The backyard mission field




Above, a mission team from Eastern Pennsylvania begins shoring up a storm-damaged second-floor porch. Below, Rev. Patti Aupperlee, left, comforts homeowner Sandra Suggs, who becomes teary-eyed as mission team leader Debra DePrinzio talks about what volunteers will do to help save her home. Photos by Susan Green.
Rev. Patti Aupperlee, homeowner Sandra Suggs, Debra DePrinzio of Eastern Pennsylvania Conference

PAHOKEE – A short drive from the mega-mansions and posh playgrounds of Palm Beach’s rich and famous are living conditions that some struggle to believe exist in the U.S., let alone one of the nation’s wealthiest counties.

Here, the GAP is not a trendy clothing store but a nonprofit food pantry with more than a third of the local population -- 3,000 families -- on its client list. Within walking distance are homes where the sky peeks through holes in the roof and sunlight slices up through cracks in the floor. Tattered blue tarps testify to the lingering damage of storms long past.

Even before the Great Recession, many Pahokee residents who depended on farm jobs were losing out to technological advances that replaced human hands with machines. As the economy sputters back to life across the state and nation, some reports suggest the unemployment rate around Pahokee remains stuck around 30 percent.

Small wonder, then, that a sign tells motorists leaving the parking lot at Pahokee’s First UMC, “You are now entering the mission field.”

The sign is not just a reminder for the downtown congregation, which numbers less than 160 members and draws about 70 in regular Sunday worship. Last week, the church hosted a large mission team from out of state: 80 teens and adults from the Eastern Pennsylvania Conference.

The visit was a first step toward First UMC Pastor Patti Aupperlee’s vision of turning the congregation’s spacious campus into Mission Central for worshipers willing to work. With the help of the Florida Conference’s Disaster Recovery Ministry, she has been putting the word out that First UMC would like to be a mission destination or a training ground for mission teams learning to work together.
 
“This is a great community in great need,” she said.

Inside the church, air mattresses filled the sanctuary and annexes that were built when hundreds filled the pews on Sundays. Outside, United Methodists descended on troubled neighborhoods, assessing damage, choosing tools, buying supplies and sharing prayers.

Hank Lunsford, a member of Trinity UMC, Sarasota, and the UMC Emergency Response Team based in Sun City Center, has been part of so many mission trips to Pahokee that he takes visitors on tours as though it’s his hometown. It took some time to build trust, he said. People didn’t nod or wave or make eye contact until his fourth visit. 

Hank Lunsford of Trinity UMC, Sarasota, approaches home in Pahokee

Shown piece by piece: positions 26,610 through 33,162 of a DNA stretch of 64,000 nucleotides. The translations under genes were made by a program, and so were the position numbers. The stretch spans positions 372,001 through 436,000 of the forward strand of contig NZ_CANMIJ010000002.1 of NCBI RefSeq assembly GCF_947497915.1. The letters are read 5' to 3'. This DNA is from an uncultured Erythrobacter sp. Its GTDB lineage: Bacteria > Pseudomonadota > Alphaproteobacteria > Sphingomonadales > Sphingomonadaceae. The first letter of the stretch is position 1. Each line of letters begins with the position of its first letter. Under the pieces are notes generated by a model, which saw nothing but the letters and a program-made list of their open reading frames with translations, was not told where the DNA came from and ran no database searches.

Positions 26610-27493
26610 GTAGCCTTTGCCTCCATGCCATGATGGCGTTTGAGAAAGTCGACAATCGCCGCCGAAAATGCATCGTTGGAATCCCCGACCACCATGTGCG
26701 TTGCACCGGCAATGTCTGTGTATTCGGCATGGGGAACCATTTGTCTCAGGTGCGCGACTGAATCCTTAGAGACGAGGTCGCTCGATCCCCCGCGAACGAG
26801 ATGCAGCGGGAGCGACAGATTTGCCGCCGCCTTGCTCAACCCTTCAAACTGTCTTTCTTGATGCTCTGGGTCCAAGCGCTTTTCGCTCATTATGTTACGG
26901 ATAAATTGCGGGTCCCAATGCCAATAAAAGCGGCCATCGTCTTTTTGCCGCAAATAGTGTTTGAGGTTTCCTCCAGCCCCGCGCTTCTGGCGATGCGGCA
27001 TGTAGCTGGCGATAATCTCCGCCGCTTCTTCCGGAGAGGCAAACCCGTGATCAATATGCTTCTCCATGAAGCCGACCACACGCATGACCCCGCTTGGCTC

Above, Hank Lunsford, a Florida Conference disaster recovery volunteer, approaches a Pahokee mobile home in need of repair. Below, Michael Clymer of Cokesbury UMC, Marcus Hook, Pa., works on a mission team to remove rotted wood in a storm-damaged carport for a Pahokee family in need.
Michael Clymer of Eastern Pennsylvania Conference removes rotted beams

“We’re looking at generational poverty,” Lunsford said, driving past a government-subsidized housing community on the way to a trailer park where several of the Eastern Pennsylvania teams were deployed.

“In my 13 years of mission work, I’ve never seen such depression in people. I’m really upset. This is America.”

Among those receiving assistance was a young man who told volunteers he moved into a single-wide mobile home without knowing its state of disrepair. Inside, windows and wall paneling were held together by duct tape, cracks in the kitchen floor revealed the ground below and there were problems with the wiring.

“In a big city, they would condemn it and take it away,” Lunsford said. “In Pahokee, they take it and he’s homeless.”

In another part of town, Sandy Otto greeted mission workers with a mixture of relief and disbelief. So often she and her husband, a Vietnam veteran, were promised help that never materialized, she said.

“God – and I know this without a doubt – has answered our prayers.”

Volunteers swarmed around the rotting carport of the home where the Ottos have lived for 26 years. Hurricane Wilma in 2005 dealt the first blow, Otto said, and other storms have since taken their toll. The damage infected the front room of the wood-frame house, and the family uses it only for storage.

Homeowners insurance paid out only about $2,000 on a storm damage claim, with promises to reimburse additional expenses after the carport was restored, Otto said. But the family could not come up with the money to fix the damage, and the insurance company was now threatening to cancel their policy. She said her husband had been working on the repairs as he was able, but he was logging 80 hours a week as a supervisor on a sod farm 30 miles away. 

Down the street, another team of volunteers got to work on the crumbling second-floor porch of Sandra Suggs’ house. Her husband, also an Army veteran, suffered a paralyzing stroke two years ago and remains in a nursing home. The storm damage dates to a spate of hurricanes in 2004.

A member of nearby Canal Point UMC, Suggs’ needs came to Aupperlee’s attention through church connections. Others heard about the Methodist mission workers and asked for help.